Gadling Gear Review: Props Power Case For iPad

One of the best features of the iPad has always been its outstanding battery life. Depending on how you use the device, it is not uncommon to get 8-10 hours of use between charges. That is generally plenty for typical day-to-day use, but when traveling that may not even be enough to get you to your destination. Considering how difficult it can be to find an unused power outlet in an airport, having a different source of juice is always a nice option. External battery packs are a viable alternative, but they can also be bulky and cumbersome. Digital Treasures, a company that specializes in accessories for tablets and smartphones, believes they’ve come up with the perfect compromise. They’ve integrated a secondary battery for charging an iPad directly into a protective case, providing a product that addresses two issues at the same time.

The Props Power Case is available in both an 8000 mAh and 12,000 mAh version. I tested the higher capacity case and found that it worked as advertised, offering an easy and convenient way to extend the life your tablet’s battery. The large, flat power cell is integrated directly into the case and must be charged via USB ahead of time. That can actually take a surprisingly long time depending on whether you plug the included charging cable into your laptop or a wall outlet. Digital Treasures doesn’t ship the case with an AC adapter, however, so if you want to charge from an outlet you’ll need to provide your own USB adapter. A charge indicator on the side of the battery lights up in blue, keeping you well informed of just how close to capacity the Power Case has at any given time.Having to charge two devices (the iPad and the case) can be a bit cumbersome when traveling, but if battery life is a concern, the system works quite well. Digital Treasures says that the case can more than double the battery life of an iPad 2 and extend the life of the iPad with Retina Display by 70 percent. In real world use, I found it fell a bit short of that number, but not by much. A fully charged Props Power Case gave my iPad 3 an extra 6.5 hours of power, which is a considerable extension, to say the least. All of that extra power doesn’t just have to go to the iPad, however, as the battery is also more than capable of charging a smartphone or any other USB device. That adds a nice level of versatility for when you’re on the go.

Of course, adding a battery to your protective case doesn’t come without a few compromises. I found the Props Power Case to be rather bulky, especially since my iPad usually only sports an Apple Smart Cover. The battery also adds extra weight that is a bit off-putting at first too. If battery life is your primary concern, however, you’ll probably find these compromises are well worth it – after all, we are talking about considerably longer usage time. But if you’re an iPad owner who is quite happy with the performance of the device right out of the box, the case is likely to feel like a massive step backwards in terms of portability.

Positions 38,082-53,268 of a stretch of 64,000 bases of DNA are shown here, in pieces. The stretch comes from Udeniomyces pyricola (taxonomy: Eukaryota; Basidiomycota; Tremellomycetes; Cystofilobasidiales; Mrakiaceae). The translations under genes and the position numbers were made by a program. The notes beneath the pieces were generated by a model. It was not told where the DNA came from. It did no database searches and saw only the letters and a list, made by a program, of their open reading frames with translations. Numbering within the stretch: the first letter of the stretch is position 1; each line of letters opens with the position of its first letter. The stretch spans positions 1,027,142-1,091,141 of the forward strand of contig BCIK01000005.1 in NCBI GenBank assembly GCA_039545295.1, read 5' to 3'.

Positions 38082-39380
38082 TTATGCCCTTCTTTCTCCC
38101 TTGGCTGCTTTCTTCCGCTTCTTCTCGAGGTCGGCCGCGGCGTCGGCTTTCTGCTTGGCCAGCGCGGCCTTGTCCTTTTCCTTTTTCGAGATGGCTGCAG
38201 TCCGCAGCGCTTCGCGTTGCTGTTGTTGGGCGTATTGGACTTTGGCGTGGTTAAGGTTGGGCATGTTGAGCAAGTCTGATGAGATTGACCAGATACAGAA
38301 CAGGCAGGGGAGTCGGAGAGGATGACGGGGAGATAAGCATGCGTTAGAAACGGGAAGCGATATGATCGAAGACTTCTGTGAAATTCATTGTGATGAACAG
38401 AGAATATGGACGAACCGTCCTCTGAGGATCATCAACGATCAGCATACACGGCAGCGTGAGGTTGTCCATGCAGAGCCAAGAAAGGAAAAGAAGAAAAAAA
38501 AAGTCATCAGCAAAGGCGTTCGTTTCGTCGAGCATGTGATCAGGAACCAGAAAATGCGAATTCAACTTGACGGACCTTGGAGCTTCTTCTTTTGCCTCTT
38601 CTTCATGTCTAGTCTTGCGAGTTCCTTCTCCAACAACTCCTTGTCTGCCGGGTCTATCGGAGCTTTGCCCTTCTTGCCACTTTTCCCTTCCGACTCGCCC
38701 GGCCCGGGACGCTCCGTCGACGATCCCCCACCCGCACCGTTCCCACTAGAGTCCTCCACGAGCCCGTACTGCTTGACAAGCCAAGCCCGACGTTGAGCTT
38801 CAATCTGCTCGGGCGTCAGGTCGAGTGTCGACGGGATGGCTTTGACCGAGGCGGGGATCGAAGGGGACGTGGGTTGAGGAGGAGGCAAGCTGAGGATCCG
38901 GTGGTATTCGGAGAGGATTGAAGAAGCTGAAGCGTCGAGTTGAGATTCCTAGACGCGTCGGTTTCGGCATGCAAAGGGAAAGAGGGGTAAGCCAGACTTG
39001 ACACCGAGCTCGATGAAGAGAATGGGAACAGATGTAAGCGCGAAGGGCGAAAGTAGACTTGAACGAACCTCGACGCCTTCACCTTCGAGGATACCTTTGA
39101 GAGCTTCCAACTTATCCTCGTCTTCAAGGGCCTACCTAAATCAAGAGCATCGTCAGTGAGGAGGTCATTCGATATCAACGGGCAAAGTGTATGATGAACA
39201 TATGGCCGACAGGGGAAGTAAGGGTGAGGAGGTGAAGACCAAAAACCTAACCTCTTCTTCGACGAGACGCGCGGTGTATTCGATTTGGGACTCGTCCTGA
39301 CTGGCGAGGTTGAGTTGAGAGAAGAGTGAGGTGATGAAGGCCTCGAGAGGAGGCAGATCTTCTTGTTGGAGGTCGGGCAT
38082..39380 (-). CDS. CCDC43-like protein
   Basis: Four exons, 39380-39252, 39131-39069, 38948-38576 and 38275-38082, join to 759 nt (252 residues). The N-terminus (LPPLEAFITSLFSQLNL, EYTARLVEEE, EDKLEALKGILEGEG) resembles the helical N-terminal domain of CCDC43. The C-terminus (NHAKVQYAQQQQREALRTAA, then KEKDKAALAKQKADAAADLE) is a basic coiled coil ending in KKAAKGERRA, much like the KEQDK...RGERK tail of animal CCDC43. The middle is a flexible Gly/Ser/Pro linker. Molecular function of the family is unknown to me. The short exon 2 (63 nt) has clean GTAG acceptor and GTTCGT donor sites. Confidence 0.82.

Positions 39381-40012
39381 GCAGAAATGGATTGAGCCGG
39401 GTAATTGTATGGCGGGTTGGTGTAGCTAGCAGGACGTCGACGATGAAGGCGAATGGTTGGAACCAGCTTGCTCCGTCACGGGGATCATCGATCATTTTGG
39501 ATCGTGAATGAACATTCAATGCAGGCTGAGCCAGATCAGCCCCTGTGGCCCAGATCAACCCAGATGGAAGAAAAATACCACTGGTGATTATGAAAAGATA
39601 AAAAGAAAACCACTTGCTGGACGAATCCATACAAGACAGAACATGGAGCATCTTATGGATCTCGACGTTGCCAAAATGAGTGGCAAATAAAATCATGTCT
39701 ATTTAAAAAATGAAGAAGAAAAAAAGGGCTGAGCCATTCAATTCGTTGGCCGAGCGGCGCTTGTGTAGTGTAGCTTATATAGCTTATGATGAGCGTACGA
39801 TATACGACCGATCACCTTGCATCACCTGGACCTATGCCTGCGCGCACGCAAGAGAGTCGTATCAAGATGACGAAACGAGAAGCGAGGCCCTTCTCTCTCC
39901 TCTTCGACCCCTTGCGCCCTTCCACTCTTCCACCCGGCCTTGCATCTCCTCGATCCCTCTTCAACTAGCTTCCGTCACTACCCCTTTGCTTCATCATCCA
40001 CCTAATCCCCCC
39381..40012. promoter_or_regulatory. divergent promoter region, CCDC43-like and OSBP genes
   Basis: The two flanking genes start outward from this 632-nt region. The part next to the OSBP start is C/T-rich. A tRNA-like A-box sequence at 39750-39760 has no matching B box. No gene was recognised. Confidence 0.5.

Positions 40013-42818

To make matters worse, when the charging cable is plugged into both the battery and the iPad, the system gets even more convoluted. The addition of the cable sticking out of the side of both devices just adds to the feeling of bulk. While this is obviously necessary to take advantage of the extended battery life, there was a point where I began to wonder just how my lovely thin and light tablet became so unwieldy.

The overall quality of the case is actually quite impressive. Digital Treasures has put together a solid product that is both attractive and functional. The Power Case is made of very durable faux-leather, which is extremely resistant to the wear and tear that comes with travel. It also does a fine job of protecting the iPad contained within. While testing the case, I never once felt like my device was ever in danger while ensconced in this protective layer, and after using it for several weeks, the case still looks like it just came out of the box. It may be bulky and heavy, but the Props Power Case does deliver on its promise of providing both extra battery power while also keeping your iPad safe from harm.

In another nice touch, Digital Treasures designed the front cover of the case to fold back, converting its form factor into an easel. This comes in handy when watching movies, reading a book or even playing a game. The easel form factor is particularly useful while on a plane, although I found it to be rather stable even when sitting on your lap at the airport. Plenty of other cases offer this same functionality of course, but with the weight of the battery serving as an anchor of sorts, the Power Case wasn’t quite so apt to shift about.

As mentioned above, Digital Treasures offers this case in both an 8000 mAh and 12,000 mAh version. The lower capacity model will save you a little cash ($89.95 vs $119.95) but for the most part it doesn’t affect the case itself in any really noticeable ways. If you’ve been looking for a way to extend the life of the battery on your iPad even further, then this is definitely solid option to choose. The case will indeed allow you to work longer, watch more movies, read more books and listen to more music. In doing so though, you’ll also be giving up some of the portability that comes along with a thin and light tablet, as the Props Power Case negates those characteristics completely. For some of us, the trade-off is well worth it, but I suspect for most the loss of portability could be a major factor.